Philosophy of Education

PHIL 240/3.0

An examination of key issues and texts in the philosophy of education. Possible topics include the nature and aims of the learning process, progressive and conservative education, and contemporary debates regarding the canon.

Description

This course introduces students to the philosophy of education through an examination of a few major twentieth-century texts as well as several recent essays. We shall examine such issues as the nature and aims of the learning process, the debate between educational progressives and conservatives, the relation of education to experience, educational technology and dialogue, Bildung and the politics of education.

Evaluation

Discussion Exercises30%
Essay 120%
Essay 220%
Final Examination30%

Instructor

I am the author of eight books on topics ranging from education to hermeneutics, politics, and death. My writings fall within the tradition of existential phenomenology and hermeneutics as well as pragmatism, and major influences on my work to date include Friedrich Nietzsche, John Dewey, Martin Heidegger, and Hans-Georg Gadamer.

You can check out some more info about me at:

http://www.paulfairfield.com/ .

Time Commitment

To complete the readings, assignments, and course activities, students can expect to spend, on average, about 12 - 15 hours per week on the course.

Course Resources

About SOLUS

SOLUS is Queen’s Student On-Line University System. You’ll have access to a SOLUS account once you become a Queen’s student. You’ll use SOLUS to register for courses, add and drop courses, update your contact information, view financial and academic information, and pay your tuition.

About MOODLE

Moodle is Queen's online learning platform. You'll log into Moodle to access your course. All materials related to your course—notes, readings, videos, recordings, discussion forums, assignments, quizzes, groupwork, tutorials, and help—will be on the Moodle site.

About Credit Units

Queen’s courses are weighted in credit units. A typical one-term course is worth 3.0 units, and a typical two-term course is worth 6.0 units. You combine these units to create your degree. A general (three-year) BA requires a total of 90 credit units.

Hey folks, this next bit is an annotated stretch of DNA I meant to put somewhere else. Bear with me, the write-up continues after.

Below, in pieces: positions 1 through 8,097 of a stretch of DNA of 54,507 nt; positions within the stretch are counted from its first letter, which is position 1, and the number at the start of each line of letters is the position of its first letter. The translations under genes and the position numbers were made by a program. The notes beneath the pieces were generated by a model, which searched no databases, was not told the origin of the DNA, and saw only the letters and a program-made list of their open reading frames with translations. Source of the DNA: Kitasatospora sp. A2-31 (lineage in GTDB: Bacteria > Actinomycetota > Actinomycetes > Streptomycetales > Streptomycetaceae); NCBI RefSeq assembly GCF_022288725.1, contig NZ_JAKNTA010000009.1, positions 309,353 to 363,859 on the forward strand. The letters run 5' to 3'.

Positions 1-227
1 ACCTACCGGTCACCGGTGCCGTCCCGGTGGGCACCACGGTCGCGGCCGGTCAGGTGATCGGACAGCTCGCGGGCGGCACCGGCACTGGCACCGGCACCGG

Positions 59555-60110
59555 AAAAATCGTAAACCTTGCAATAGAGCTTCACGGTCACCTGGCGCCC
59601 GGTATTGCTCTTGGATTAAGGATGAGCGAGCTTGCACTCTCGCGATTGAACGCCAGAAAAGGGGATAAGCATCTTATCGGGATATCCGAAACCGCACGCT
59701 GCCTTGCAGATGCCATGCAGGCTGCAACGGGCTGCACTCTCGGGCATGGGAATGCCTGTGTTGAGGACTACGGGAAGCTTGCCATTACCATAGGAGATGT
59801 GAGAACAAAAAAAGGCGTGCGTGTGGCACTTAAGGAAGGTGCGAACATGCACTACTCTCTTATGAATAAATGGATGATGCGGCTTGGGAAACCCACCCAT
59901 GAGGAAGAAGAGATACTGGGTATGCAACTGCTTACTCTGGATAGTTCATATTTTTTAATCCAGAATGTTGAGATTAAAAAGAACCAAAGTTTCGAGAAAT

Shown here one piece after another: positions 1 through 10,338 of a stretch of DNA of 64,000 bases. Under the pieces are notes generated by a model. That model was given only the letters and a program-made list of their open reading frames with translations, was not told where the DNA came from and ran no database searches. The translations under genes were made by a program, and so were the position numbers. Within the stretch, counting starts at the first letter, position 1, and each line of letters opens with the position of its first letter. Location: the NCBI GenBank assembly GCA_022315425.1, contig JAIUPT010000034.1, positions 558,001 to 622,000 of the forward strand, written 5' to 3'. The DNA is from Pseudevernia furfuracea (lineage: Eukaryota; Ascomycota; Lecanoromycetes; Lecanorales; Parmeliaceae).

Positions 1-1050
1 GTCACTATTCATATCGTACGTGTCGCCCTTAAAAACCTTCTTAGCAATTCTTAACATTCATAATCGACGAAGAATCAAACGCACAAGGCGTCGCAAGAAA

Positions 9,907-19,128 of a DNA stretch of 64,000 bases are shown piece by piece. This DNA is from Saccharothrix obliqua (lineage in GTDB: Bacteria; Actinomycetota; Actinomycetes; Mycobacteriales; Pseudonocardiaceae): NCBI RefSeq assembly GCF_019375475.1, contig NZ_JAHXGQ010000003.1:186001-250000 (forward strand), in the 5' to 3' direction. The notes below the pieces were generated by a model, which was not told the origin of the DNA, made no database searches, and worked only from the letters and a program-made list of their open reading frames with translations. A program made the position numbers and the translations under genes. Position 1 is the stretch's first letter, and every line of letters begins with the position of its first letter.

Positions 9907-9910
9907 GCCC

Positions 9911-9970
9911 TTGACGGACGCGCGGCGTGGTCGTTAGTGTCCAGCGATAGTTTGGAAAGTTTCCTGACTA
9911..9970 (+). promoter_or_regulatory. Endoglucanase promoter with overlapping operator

Computer Requirements

To take an online course, you’ll need a good-quality computer (Windows XP/Vista/7, Pentium III, or Mac OS X 10.5, G4 or G5 processor, 256 MB RAM) with a high-speed internet connection, soundcard, speakers, and microphone, and up-to-date versions of free software (Explorer/Firefox, Java, Flash, Adobe Reader). See also Preparing For Your Course.

Dates/Deadlines

The deadlines for new applications to Queen’s are 1 April (for May summer term), 1 June (for July summer term), 1 August (for fall term), and 1 December (for winter term). All documents must be received by the 15th of the month following the deadline. You can register for a course up to one week after the start of the course. See also Dates and Deadlines.

Tuition Fees

Tuition fees vary depending when you start, your year, faculty, and program. Fees for 2014-15 first-year Distance Career Arts & Science Canadian students are as follows: for a 3.0-unit course, $605.31; for a 6.0-unit course, $1210.62. See also Tuition and Payment.

Campus Bookstore

All textbooks can be purchased at Queen’s Campus Bookstore.

Non-Queen’s Students

All Queen’s Arts and Science Online courses are open to students at other universities. Before applying as a visiting student, request a Letter of Permission from your home university that states that you have permission to take the course and apply it to your degree. See also Apply.

Academic Integrity

Please see Queen’s policy statement on academic integrity for information on how to complete an online course honestly.